Hippocampus and Fornix – 112

This is part 12 of 17 in the Anatomy Series
 

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Orbital Frontal and Ventricles 111Hippocampus – How the Brain Saves Memory 113

Dr. Erin Bigler:            So what I’m going to do now is I’m going to remove the temporal lobe from the insular cortex and just inside the insular cortex are the basal ganglia.

Gordon Johnson:        Now these are the insular cortex are these two areas we talked about earlier.

Dr. Erin Bigler:            That’s correct.

Gordon Johnson:        And insular for inside?

Dr. Erin Bigler:            Well or insulated.

Gordon Johnson:        Okay.

Dr. Erin Bigler:            So I’m going to pull this out here –

Gordon Johnson:        You get extra points if you can put this all back together when you’re done.

Dr. Erin Bigler:            Which I can. So now we’re looking at the temporal lobes from the bottom. And I’m going to flip it around here and we’ll see a very important structure of the brain and it is shown in green. And that is the hippocampus. So the hippocampus is this structure right here and notice where it is, it’s in the medial part or the inner part of the temporal lobe, and notice it’s got a head, it’s kind of wide and then it sort of narrows down and then it starts to project up. At this point, it becomes predominantly white matter and then all white matter and this is what’s referred to as the fornix. And the fornix then projects down to the thalamus that we’ll look at in a minute and then from the thalamus it projects through the rest of the brain.

Gordon Johnson:        And see if we can get that a little bit better optically, because the light is a little tricky.

Dr. Erin Bigler:            Oh, okay. Is that good?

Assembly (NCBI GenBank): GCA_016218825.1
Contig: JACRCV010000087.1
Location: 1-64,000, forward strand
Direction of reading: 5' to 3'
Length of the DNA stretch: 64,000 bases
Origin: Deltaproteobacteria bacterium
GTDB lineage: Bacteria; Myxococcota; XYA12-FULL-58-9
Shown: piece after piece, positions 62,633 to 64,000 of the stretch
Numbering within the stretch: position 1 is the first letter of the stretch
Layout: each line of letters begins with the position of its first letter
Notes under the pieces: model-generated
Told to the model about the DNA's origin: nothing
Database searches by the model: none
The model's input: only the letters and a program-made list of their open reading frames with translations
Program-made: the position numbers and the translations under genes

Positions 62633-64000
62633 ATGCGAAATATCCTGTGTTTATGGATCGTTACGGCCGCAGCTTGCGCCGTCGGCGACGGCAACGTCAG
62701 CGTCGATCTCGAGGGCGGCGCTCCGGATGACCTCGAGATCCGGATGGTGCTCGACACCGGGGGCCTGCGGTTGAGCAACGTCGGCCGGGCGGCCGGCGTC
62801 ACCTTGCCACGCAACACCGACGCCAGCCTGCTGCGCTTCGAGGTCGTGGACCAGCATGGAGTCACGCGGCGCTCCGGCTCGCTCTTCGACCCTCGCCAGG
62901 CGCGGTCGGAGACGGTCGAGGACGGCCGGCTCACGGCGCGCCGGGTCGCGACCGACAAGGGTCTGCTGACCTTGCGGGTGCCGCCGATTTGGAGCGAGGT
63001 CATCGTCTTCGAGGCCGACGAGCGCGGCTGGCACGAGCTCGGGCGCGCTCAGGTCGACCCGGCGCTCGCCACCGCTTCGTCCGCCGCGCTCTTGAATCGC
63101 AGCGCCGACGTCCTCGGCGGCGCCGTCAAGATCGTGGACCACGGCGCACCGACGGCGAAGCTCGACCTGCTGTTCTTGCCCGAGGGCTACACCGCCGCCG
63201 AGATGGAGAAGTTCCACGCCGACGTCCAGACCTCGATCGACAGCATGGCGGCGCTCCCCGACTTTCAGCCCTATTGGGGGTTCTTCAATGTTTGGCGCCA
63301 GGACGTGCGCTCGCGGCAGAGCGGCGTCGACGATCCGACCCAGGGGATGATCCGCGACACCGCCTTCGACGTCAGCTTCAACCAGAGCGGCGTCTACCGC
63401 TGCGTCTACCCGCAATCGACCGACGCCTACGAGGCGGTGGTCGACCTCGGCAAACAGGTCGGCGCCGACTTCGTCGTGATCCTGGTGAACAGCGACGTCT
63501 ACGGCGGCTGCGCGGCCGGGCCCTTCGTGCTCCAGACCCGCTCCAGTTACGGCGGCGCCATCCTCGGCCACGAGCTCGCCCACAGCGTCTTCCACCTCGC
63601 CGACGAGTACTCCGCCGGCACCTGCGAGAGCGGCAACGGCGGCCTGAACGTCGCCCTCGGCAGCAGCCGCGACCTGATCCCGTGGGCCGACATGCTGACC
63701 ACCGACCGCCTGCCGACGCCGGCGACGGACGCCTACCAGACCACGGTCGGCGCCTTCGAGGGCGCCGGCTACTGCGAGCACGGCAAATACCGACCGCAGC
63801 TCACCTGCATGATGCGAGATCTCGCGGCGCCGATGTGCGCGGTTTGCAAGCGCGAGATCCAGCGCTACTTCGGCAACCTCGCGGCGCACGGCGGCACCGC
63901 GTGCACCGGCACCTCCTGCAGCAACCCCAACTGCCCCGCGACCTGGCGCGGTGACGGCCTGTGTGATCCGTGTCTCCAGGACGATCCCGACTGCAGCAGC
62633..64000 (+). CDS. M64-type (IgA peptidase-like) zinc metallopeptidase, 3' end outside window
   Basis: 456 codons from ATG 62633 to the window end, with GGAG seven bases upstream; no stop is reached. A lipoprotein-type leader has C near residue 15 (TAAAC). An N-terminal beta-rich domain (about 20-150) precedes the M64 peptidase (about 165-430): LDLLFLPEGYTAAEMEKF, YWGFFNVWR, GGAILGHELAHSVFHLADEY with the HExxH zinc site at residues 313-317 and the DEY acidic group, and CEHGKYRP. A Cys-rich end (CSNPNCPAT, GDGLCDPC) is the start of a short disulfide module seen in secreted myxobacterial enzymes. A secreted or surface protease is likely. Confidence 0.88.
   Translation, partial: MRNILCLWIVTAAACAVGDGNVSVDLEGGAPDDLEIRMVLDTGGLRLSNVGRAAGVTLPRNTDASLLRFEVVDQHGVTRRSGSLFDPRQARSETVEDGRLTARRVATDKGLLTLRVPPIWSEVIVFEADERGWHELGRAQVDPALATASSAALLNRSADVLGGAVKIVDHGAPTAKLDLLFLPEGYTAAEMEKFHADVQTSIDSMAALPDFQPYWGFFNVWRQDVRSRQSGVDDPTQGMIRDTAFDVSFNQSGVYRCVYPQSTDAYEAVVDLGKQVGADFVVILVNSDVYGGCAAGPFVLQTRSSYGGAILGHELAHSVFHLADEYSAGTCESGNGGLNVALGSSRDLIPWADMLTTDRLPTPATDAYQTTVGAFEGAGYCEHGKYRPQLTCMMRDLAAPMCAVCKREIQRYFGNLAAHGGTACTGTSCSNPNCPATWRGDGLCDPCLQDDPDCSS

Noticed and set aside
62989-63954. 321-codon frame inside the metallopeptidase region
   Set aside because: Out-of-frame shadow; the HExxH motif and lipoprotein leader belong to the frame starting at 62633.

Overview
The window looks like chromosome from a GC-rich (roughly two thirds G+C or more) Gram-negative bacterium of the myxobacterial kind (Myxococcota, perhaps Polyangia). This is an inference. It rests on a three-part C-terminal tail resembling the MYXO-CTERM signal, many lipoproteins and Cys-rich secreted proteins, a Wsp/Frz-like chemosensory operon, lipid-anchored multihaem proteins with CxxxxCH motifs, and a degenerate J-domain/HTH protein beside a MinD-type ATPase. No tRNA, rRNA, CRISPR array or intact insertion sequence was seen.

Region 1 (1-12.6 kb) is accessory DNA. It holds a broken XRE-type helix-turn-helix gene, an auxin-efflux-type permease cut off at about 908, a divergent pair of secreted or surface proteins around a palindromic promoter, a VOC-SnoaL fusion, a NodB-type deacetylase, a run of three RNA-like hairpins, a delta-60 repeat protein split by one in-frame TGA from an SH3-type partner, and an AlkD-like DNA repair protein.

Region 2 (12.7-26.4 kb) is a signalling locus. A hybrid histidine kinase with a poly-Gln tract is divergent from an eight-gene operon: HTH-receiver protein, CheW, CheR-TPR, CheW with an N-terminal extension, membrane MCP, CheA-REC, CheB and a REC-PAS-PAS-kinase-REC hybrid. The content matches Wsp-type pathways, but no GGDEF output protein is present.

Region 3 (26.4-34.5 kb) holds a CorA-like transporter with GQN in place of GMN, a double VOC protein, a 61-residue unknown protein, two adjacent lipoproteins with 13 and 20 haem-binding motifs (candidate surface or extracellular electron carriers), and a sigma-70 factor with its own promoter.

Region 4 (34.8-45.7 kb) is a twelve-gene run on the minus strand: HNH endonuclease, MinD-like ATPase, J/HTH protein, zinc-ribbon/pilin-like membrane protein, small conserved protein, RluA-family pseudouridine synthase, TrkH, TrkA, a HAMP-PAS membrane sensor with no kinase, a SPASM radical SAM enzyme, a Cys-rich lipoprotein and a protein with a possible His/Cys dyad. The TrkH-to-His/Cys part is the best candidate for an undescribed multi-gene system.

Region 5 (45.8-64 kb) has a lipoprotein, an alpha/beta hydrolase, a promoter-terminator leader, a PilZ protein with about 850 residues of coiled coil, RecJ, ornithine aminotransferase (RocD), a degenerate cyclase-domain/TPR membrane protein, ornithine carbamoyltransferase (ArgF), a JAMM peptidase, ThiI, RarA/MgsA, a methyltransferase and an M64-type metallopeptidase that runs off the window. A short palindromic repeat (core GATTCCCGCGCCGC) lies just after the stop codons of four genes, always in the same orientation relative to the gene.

Gordon Johnson:        It’s great. When we look at this, we have a dark green, we have a lime green and we have a red. What’s the dark, darker green? Is the greener part all part of the hippocampus?

Dr. Erin Bigler:            Well there is a commissure that goes across the brain that is reflected in this particular model.

Gordon Johnson:        Okay.

Dr. Erin Bigler:            But the main thing that I want to show is the green structure

that’s here.

Gordon Johnson:        And what is the red?

Dr. Erin Bigler:            So the red is actually the connection that goes to the amygdala, which is not shown here. The amygdala is just in front. We’re actually going to look at a 3D graphic that will depict that much better.

Gordon Johnson:        Okay. And you were telling us about the fornix.

Dr. Erin Bigler:            So this shows you the fornix and it’s a structure that then connects the hippocampus with the rest of the brain in terms of the memory network.

 

 

 

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Gordon Johnson

Attorney Gordon Johnson is one of the nations leading brain injury advocates. He is Past-Chair of the TBILG, a national group of more than 150 brain injury advocates. He has spoken at numerous brain injury seminars and is the author of some of the most read brain injury web pages on the internet.

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